Getting started

Logging in

To start working on a computer running the UNIX system, the first thing you need to do is log in. When you log in, you tell the computer your name and your password, and it checks them against its records. If everything matches up, the computer starts a login shell for you, puts you in your home directory, and shows you a command prompt. You can then start working on the computer, typing commands at the prompt.

After you turn on your computer or terminal, before you log in, you should see a login: prompt:

This is where you type your login name, which is the name by which the computer knows you.

After you type your login name, you may see a password: prompt:

   login:susannah <Enter>
Most UNIX system users have a password that lets them into the computer. If your UNIX system uses passwords, you should keep your password secret so other people cannot use your account without your knowledge.

You should change the password given to you by your system administrator so you have a new password that only you know. On some systems, you may be prompted to change your password as soon as you log in. See ``Changing your password'' for instructions.

If you have correctly typed your login name and password, the computer logs you in. Depending on your system, you may see a ``message of the day.''

Try logging in now:

  1. Switch on your computer or terminal.

  2. Press <Enter> a couple of times, until you see the login: prompt.

  3. Type your login name and press <Enter>.

  4. If you see the password: prompt, type your password and press <Enter>.
The computer logs you in. If this is the first time you have logged in, you may be prompted to change your password. You may see some messages about your system, and you may see a prompt for your terminal type. If you are working on a system that has a graphical front-end you will need to open a UNIX window by double clicking on the UNIX icon.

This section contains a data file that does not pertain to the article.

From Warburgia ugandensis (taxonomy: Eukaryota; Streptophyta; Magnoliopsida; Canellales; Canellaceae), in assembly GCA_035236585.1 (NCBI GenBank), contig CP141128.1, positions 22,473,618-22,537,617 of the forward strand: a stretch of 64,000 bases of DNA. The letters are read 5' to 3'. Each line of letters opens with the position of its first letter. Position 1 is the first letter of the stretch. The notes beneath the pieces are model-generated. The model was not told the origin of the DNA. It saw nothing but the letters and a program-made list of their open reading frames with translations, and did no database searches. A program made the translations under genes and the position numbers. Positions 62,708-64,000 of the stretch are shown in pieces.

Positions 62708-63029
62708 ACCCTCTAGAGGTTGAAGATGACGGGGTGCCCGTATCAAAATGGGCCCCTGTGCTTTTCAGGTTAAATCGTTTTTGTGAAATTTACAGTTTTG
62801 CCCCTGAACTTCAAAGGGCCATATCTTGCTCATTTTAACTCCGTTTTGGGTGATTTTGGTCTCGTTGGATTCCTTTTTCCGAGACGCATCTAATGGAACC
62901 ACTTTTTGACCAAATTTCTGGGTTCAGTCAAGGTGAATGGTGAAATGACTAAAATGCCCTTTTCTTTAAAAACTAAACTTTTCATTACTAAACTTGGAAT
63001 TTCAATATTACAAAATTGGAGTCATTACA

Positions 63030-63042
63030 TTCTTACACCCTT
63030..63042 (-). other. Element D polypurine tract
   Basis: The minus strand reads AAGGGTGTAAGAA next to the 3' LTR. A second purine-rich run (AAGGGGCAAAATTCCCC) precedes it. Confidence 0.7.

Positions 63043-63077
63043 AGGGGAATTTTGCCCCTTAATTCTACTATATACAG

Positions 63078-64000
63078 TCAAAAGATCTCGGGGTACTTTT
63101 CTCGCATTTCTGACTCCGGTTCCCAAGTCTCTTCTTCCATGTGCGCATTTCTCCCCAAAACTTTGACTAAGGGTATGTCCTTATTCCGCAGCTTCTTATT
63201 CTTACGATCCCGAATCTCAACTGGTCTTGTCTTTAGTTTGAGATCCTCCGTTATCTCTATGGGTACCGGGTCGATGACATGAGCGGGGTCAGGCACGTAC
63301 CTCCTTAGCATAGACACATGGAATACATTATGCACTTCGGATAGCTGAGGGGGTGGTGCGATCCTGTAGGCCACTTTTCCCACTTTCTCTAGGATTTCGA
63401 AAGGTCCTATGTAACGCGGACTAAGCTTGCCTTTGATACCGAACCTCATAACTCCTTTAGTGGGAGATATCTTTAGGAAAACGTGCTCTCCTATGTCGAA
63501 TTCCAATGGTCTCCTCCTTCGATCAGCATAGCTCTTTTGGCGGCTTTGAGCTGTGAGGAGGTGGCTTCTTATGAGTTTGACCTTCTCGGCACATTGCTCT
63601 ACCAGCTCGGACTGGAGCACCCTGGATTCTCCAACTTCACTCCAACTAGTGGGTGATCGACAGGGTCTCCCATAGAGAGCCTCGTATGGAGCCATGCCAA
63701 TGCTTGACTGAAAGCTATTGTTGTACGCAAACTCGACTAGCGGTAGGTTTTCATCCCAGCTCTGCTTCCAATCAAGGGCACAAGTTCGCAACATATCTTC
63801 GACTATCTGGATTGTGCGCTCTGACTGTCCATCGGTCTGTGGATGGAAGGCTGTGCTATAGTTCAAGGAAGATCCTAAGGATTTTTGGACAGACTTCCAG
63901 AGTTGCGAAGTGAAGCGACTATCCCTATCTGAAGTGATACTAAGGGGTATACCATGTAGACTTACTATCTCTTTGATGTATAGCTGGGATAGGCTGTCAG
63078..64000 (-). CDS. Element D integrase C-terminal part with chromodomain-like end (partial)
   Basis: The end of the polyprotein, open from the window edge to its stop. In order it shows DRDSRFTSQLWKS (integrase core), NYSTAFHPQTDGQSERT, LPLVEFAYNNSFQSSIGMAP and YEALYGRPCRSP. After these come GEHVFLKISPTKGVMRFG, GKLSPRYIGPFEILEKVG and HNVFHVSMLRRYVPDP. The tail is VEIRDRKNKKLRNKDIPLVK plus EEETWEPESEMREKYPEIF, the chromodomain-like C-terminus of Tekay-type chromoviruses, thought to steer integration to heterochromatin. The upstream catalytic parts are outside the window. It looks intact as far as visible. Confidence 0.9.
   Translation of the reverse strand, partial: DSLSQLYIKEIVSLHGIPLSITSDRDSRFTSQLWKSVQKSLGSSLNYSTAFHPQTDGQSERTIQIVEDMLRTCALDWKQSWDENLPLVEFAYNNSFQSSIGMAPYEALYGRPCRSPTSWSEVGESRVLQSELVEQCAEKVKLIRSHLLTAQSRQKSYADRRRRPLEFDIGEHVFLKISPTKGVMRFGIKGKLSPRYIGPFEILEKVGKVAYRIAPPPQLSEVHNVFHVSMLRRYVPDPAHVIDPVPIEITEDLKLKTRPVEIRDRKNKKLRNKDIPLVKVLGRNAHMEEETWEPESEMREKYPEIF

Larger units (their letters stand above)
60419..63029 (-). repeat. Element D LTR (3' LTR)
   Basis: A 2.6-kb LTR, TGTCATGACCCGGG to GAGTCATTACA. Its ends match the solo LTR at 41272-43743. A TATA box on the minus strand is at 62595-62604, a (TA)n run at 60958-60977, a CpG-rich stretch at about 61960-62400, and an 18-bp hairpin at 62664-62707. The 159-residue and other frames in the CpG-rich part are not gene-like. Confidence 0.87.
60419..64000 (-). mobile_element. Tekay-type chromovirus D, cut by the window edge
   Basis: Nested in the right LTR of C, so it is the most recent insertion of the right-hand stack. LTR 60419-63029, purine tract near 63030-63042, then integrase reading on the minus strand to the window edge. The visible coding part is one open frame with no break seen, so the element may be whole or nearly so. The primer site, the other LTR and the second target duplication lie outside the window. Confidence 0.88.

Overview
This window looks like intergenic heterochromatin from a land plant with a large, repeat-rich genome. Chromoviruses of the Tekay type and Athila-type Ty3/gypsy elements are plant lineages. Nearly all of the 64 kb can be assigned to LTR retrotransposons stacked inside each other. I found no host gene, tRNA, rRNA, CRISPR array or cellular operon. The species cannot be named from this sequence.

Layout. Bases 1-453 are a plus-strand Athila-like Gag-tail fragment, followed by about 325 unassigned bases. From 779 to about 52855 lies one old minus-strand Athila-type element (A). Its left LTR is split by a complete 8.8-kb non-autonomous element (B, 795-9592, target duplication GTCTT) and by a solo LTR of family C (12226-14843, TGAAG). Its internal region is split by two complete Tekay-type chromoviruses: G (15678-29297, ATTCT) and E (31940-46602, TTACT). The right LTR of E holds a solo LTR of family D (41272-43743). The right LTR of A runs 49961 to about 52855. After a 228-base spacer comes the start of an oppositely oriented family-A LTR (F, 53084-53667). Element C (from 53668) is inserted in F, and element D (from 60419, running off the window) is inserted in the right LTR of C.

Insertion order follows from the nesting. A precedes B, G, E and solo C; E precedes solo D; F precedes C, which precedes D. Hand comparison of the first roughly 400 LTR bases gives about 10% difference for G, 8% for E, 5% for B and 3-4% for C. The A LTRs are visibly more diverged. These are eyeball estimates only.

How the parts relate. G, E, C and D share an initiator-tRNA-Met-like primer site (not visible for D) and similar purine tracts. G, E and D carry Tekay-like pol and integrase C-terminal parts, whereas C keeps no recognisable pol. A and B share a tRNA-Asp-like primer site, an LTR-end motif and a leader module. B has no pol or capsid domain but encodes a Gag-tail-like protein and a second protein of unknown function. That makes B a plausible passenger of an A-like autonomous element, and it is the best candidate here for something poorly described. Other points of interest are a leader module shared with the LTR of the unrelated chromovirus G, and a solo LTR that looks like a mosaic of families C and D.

Q: What if I make a mistake typing my login name or password?

A: Press the <Bksp> key to backspace over the misspelling and then retype. You can backspace when you type your password even though you cannot see the letters on the screen.

Q: What if I see the message Login incorrect?

A: This means you made a mistake typing your login name or password. Try again at the next login: prompt.

(Even if the mistake was in typing your login name, the computer waits until you type your password to tell you. This means if someone is trying to guess your login name or password, they will not know which one they got wrong.)

On some systems, you may see the message Waiting for login retry:.. between login: prompts. These systems keep track of how many times you've tried to log in.

Q: What if I see the message Login timed out?

A: Some systems keep track of how many times you tried to log in and, after a certain number of tries, they ``time out'' the login. This is a security feature to make it more difficult to guess passwords.

If you see a message like this, ask your system administrator to modify your login information so you can try to log in again.

Q: What if everything I type is coming out in capital letters?

A: The UNIX system is sensitive to the difference between upper- and lowercase letters, even at login time. If everything you type appears in capitals, you cannot log in. If there is a <CapsLock> key on your terminal or computer, try pressing it. If this does not work, try switching your computer off and on again. If you still cannot get lowercase letters, ask your system administrator for help.

Next topic: Your terminal type
Previous topic: Three layers of the UNIX system: kernel, shell, and commands

© 2003 Caldera International, Inc. All rights reserved.
SCO OpenServer Release 5.0.7 -- 11 February 2003